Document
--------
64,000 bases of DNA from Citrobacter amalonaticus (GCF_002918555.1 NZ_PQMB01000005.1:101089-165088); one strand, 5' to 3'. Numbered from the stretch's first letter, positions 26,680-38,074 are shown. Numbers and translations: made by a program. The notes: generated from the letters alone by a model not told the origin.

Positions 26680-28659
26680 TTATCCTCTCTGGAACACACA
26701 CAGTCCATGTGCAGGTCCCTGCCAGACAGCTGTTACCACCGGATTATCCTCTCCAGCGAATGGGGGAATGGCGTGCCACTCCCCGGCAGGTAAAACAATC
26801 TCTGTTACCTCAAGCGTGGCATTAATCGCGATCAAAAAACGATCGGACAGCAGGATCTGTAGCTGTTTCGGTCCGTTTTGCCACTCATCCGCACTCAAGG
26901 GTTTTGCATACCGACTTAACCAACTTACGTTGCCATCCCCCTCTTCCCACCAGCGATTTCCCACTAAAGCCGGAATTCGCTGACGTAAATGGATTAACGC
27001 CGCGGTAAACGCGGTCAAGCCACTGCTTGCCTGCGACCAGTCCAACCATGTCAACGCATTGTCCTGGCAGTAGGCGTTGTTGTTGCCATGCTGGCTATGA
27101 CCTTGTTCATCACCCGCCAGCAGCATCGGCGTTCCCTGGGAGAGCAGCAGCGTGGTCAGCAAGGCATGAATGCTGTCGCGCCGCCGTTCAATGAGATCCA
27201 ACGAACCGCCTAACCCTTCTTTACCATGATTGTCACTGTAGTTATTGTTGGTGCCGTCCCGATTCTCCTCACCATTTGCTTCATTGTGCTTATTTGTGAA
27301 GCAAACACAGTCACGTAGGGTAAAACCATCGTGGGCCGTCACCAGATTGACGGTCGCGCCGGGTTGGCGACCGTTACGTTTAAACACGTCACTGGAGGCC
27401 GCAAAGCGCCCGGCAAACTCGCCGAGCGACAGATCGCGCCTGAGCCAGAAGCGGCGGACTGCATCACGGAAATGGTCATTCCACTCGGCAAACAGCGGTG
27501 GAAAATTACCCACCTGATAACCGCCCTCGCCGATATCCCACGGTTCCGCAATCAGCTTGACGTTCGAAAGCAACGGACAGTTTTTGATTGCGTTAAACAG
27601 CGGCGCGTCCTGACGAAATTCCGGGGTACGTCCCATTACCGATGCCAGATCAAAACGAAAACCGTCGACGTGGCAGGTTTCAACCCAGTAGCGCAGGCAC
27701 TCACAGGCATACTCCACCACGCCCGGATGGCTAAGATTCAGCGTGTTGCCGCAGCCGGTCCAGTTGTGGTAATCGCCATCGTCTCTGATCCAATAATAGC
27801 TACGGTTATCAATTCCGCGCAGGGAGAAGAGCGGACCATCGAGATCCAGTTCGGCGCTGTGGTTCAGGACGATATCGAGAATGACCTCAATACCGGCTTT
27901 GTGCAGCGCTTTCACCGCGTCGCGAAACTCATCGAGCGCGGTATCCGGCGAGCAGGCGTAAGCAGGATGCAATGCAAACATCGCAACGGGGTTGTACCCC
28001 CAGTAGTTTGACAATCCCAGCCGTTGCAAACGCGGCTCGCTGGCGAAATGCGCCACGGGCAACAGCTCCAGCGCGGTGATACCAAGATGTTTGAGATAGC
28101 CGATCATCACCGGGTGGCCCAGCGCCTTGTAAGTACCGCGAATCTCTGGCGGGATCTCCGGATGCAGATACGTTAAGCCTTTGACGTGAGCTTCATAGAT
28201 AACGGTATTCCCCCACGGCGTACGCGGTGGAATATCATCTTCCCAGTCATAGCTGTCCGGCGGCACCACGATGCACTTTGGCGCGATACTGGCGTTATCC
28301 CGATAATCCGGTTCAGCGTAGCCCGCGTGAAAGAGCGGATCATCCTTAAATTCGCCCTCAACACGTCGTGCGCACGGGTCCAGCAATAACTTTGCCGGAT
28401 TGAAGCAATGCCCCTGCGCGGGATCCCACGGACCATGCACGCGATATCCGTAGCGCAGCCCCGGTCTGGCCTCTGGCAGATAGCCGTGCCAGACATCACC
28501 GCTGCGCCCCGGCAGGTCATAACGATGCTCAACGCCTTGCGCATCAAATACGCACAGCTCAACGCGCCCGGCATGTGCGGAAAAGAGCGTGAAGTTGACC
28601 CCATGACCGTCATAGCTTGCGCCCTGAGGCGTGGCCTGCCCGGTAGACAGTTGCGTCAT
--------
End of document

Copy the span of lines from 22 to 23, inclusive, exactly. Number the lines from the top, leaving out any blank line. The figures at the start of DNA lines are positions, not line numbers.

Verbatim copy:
28501 GCTGCGCCCCGGCAGGTCATAACGATGCTCAACGCCTTGCGCATCAAATACGCACAGCTCAACGCGCCCGGCATGTGCGGAAAAGAGCGTGAAGTTGACC
28601 CCATGACCGTCATAGCTTGCGCCCTGAGGCGTGGCCTGCCCGGTAGACAGTTGCGTCAT